Dominic Cummings, chief special adviser to Boris Johnson has appealed to a broad range of specialists and experts to apply for jobs at the Prime Minister’s Office.
Some of these jobs fit the profile of designers. “Communication experts”, “software developers”, “project managers”, and “weirdos and misfits” are being sought out but designers will have to think about whether they want to be involved in such endeavours.
The call for applications was made informally on Dominic Cummings’s blog and follows a politically polarised General election in December 2019, which the Conservatives won with the largest parliamentary majority since 1987. He says explicitly that it is this majority which will allow the new Government to “take risks” and not worry about “short term unpopularity”.
In a snap poll taken just before the election, only 13% of Design Week readers said they intended to vote for The Conservative Party.
Designers already working across the Civil Service will be used to working with a revolving door of cross-party figures, depending where they’re working and how long they’ve been in the job. Moreover, Civil Service jobs are politically neutral. However the jobs advertised by Cummings appear to be special adviser roles rather than Civil Service jobs – meaning that they relate to the inner circle of Number 10 Downing Street.
Some of the jobs Cummings identifies already exist elsewhere in the Civil Service, such as the Government Digital Service, which was set up in 2011 and employs around 500 staff.
Who does he want?
Within his latest blog, which serves as a job advert for several roles, he calls on people with the following expertise.
The section on “Communications” is quite vague and seems to be geared to those who work in advertising but also mentions the need for “experts in digital” as well as stating: “There are some very interesting possibilities in the intersection of technology and story telling — if you’ve done something weird, this may be the place for you.”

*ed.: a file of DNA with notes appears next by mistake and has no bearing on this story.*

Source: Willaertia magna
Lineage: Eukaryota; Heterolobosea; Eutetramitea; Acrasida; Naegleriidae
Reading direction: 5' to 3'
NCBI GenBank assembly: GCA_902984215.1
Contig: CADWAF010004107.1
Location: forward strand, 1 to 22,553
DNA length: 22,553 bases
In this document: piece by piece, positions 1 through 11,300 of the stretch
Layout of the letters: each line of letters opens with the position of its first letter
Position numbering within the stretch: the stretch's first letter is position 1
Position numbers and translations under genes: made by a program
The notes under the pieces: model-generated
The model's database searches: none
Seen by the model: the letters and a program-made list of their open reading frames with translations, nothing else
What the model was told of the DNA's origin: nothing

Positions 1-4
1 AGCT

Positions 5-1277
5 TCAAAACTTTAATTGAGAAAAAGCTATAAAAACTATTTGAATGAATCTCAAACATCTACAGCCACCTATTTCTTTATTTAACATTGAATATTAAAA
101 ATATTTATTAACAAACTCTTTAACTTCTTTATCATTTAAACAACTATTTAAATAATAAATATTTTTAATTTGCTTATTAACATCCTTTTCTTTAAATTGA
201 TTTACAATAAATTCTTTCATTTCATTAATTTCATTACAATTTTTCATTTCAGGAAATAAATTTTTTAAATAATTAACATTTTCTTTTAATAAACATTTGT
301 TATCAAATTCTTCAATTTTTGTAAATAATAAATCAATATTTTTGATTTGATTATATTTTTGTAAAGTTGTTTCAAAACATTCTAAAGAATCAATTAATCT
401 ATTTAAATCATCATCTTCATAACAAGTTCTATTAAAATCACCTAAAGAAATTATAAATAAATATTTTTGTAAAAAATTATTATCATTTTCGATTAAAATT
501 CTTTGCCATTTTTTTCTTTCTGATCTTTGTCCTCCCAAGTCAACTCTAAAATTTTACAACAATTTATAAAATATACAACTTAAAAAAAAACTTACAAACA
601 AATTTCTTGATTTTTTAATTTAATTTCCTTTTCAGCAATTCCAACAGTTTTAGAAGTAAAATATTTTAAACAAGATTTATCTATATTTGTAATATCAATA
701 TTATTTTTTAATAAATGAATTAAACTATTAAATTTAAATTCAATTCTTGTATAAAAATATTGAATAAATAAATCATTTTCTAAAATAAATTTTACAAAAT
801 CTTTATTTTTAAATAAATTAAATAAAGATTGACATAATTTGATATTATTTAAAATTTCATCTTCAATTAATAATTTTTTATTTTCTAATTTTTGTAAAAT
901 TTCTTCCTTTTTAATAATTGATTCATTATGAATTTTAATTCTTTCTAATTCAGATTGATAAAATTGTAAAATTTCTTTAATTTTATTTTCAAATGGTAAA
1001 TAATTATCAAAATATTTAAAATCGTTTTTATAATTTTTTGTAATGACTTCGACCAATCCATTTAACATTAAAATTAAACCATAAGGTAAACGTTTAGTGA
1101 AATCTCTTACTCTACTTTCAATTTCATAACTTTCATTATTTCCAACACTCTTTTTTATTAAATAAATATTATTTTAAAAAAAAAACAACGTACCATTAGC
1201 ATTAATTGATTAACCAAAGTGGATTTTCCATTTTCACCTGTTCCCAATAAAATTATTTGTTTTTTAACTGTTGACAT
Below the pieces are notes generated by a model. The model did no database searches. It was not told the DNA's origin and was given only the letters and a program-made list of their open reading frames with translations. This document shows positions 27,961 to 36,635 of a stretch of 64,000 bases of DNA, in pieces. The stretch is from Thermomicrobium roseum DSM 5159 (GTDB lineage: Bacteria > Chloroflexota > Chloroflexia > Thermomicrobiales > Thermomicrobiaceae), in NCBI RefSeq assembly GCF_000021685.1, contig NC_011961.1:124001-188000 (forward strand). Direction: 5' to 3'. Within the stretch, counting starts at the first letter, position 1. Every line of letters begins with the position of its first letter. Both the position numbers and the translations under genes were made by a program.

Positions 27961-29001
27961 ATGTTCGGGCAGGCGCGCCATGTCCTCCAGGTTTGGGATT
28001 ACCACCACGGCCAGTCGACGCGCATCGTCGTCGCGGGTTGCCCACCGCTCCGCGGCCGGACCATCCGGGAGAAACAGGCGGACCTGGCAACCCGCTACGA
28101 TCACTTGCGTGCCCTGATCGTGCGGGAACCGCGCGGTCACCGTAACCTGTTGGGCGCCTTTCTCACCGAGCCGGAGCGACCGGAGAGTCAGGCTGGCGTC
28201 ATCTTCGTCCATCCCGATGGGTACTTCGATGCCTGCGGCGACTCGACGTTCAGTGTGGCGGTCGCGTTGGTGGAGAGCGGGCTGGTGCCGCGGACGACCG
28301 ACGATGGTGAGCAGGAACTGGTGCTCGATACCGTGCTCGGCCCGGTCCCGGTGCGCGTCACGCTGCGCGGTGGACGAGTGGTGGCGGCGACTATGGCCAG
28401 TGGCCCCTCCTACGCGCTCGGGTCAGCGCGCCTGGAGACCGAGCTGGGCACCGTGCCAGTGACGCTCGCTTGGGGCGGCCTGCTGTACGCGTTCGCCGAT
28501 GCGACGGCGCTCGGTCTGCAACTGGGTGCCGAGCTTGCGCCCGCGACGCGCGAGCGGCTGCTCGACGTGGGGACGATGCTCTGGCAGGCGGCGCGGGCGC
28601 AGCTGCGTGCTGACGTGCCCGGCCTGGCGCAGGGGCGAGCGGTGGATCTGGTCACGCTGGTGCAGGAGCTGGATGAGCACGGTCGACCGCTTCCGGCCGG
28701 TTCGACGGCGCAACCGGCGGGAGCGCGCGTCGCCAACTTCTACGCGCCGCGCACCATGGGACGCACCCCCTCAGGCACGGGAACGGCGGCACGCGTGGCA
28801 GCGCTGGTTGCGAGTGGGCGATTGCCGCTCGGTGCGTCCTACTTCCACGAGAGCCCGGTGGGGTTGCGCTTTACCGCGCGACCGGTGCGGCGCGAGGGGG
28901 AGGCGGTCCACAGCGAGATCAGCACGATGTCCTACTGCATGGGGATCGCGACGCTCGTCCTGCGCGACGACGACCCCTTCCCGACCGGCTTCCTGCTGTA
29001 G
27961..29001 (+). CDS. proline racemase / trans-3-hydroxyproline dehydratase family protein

Data scientists and computer scientists are named and required at graduate level – “World class researchers who don’t have PHDs yet”.
“We will be using machine learning and associated tools so it is important you can program,” he says.
Elsewhere “unusual software developers” are required to “work with data scientists, designers and others”.
There’s a long section on “great project managers”.
Finally there is a call for “super-talented weirdos”. Within it there is a jarring line about how there is “too much focus on gender diversity blah, blah” and not enough on “cognitive diversity”, which is followed by this statement: “We need some true wild cards, artists, people who never went to university and fought their way out of an appalling hell hole.”
Cummings has long been a critic of the Civil Service and has been making separate comments about his intention to restructure it, given the opportunity, since 2014.
He also helped masterminded the Vote Leave campaign as its director in the run up to the 2016 EU referendum and came up with the “We send the EU £350 million a week” slogan, writ large on the side of a campaign bus. In March 2019 he was found to be in contempt of parliament for not appearing before MPs who were looking into the spreading of fake news during the EU referendum. He became Boris Johnson’s adviser in July 2019.